A group of trends from the German and Scandinavian schools of the 1930s, modernism remains a popular theme for interior design. Modern home interior design has several distinct characteristics: emphasis on line and shape, use of black and white, strong artificial lighting, and polished chrome accents. Interior design for the modern home portraits a sophisticated taste and a refreshed atmosphere, so it remains a fashionable choice for lofts and contemporary houses.
Less is More
Smooth, polished surfaces create a seamless flow of line, therefore maintaining this texture consistently is indispensable to good modern home interior design. The flooring can be lightly toned wood or tile, but it should remain mostly bare. Area rugs are a good idea for separating large rooms into different regions each with their own function such as dining or entertaining. Furniture should be bold, basic, and only one color. Each thing in the room should look like it was chosen on purpose, not as an afterthought. Main pieces should remain part of the neutral palette leaving pillows and exotic flowers to bring in splashes of color. Chrome should be used in such things as light fixtures, door knobs, and switch plates. Chrome is a trimming, and not a replacement for poor lighting, so it should be called upon sparingly. Stone, glass, and metal are great materials to incorporate in more abundance. They introduce subdued secondary texture into the room, without overwhelming the smoothness already in play. Though large windows are a time-tested choice in modern home interior design, drawing the eye to displays is done with gallery style lighting as opposed to natural light.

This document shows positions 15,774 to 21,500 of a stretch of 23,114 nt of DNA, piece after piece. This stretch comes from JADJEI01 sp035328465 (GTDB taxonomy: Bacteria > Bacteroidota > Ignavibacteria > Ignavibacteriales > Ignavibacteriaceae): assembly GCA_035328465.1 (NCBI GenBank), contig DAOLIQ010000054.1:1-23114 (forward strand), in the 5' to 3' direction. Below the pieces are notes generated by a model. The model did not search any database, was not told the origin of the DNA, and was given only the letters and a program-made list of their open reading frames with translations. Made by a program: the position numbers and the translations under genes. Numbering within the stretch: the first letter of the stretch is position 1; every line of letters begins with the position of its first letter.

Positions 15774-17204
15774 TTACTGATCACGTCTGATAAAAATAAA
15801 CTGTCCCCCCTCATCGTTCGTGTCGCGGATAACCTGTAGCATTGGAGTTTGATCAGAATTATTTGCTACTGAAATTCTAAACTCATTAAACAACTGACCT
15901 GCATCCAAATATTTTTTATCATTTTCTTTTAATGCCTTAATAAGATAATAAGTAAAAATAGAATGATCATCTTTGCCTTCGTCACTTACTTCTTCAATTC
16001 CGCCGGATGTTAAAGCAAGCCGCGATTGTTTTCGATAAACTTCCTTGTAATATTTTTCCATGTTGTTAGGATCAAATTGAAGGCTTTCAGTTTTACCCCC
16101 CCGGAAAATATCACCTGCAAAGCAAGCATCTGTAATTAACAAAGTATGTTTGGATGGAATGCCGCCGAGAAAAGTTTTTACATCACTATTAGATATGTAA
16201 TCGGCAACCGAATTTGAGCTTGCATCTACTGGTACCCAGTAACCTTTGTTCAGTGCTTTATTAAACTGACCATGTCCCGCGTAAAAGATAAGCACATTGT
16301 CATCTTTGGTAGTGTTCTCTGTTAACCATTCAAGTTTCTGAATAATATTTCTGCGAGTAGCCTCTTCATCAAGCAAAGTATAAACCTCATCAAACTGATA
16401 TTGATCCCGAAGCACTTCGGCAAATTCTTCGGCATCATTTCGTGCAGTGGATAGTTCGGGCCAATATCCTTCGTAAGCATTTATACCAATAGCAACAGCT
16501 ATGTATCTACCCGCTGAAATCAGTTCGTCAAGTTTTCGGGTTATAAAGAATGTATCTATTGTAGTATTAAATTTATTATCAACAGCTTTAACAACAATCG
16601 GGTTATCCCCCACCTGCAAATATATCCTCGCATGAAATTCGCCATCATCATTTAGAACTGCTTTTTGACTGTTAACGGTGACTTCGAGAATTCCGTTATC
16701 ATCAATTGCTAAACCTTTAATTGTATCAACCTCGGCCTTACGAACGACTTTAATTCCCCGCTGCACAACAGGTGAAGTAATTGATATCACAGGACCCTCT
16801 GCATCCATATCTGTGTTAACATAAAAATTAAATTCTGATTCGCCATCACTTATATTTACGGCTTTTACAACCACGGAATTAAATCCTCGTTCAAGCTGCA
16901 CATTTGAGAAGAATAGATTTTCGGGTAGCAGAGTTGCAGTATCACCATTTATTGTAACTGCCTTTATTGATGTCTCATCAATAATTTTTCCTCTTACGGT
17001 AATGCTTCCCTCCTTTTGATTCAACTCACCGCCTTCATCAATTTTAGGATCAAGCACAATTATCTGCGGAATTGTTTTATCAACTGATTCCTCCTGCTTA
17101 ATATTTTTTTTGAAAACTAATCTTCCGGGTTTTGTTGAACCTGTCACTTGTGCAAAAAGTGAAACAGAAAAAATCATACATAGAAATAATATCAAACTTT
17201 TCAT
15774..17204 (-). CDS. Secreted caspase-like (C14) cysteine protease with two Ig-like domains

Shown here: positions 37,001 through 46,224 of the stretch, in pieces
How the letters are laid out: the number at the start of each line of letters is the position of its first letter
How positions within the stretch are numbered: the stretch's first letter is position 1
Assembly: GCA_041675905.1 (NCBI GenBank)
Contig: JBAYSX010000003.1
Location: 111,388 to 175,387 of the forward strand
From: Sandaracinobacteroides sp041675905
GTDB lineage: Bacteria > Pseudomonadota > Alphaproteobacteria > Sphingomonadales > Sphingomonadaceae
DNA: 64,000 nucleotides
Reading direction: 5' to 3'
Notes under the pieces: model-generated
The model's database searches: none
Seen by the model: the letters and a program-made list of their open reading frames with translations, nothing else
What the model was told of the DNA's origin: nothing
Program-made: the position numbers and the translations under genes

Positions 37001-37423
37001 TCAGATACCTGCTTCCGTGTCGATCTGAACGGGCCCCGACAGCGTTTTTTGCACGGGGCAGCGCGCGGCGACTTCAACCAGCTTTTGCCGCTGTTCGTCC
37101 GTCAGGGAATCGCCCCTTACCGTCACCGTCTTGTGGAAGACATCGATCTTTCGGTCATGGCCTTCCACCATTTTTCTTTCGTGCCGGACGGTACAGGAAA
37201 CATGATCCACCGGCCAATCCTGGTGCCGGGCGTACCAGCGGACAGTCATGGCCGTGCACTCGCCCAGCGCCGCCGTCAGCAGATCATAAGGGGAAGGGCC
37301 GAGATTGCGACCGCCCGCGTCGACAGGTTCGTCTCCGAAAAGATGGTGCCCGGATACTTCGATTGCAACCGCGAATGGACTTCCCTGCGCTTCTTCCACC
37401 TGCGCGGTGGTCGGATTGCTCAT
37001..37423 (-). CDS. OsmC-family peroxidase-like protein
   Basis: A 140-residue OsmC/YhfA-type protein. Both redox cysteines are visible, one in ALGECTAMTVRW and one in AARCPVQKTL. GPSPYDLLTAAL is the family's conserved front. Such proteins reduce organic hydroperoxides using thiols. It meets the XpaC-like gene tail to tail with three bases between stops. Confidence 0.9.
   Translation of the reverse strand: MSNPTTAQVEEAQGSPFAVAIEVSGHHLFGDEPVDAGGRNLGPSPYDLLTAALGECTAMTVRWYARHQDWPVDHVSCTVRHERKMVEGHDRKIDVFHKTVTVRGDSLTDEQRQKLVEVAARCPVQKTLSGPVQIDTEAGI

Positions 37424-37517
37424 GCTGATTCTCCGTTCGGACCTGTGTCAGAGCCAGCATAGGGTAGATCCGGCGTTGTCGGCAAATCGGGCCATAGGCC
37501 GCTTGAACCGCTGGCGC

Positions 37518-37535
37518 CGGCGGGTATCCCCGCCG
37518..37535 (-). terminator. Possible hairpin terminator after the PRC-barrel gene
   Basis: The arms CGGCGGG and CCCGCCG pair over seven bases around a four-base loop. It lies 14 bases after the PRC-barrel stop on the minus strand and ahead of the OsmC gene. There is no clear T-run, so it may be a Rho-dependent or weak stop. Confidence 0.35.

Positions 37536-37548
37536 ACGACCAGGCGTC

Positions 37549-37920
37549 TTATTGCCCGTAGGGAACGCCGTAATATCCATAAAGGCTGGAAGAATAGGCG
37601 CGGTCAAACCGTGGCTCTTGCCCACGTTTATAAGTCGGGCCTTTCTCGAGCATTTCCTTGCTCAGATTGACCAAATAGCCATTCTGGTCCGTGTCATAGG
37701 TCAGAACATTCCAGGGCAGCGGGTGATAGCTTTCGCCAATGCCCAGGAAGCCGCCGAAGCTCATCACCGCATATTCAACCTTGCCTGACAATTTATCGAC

A poor modern home interior design is vast, cold, and sterile. Like an alien waiting room that induces unease, too much open space will make an area seem pointless. As opposed to country home interior design, clutter spoils a functional layout and detracts from the minimalist statement modern home interior design seeks to embrace. Too little light will cause a room to go from angular to hostile, and using all neutral colors will isolate guests and cause the eye to roam ceaselessly from place to place. At least two strong colors are needed to contrast the neutrals and give the space depth. While exposed beams and piping are encouraged, excessive utilization of this technique turns a home into warehouse, most notably when those elements protrude into the main living space. Stick with the geometric and avoid complicated designs in fabric, save for animal prints, which are an exception to this rule.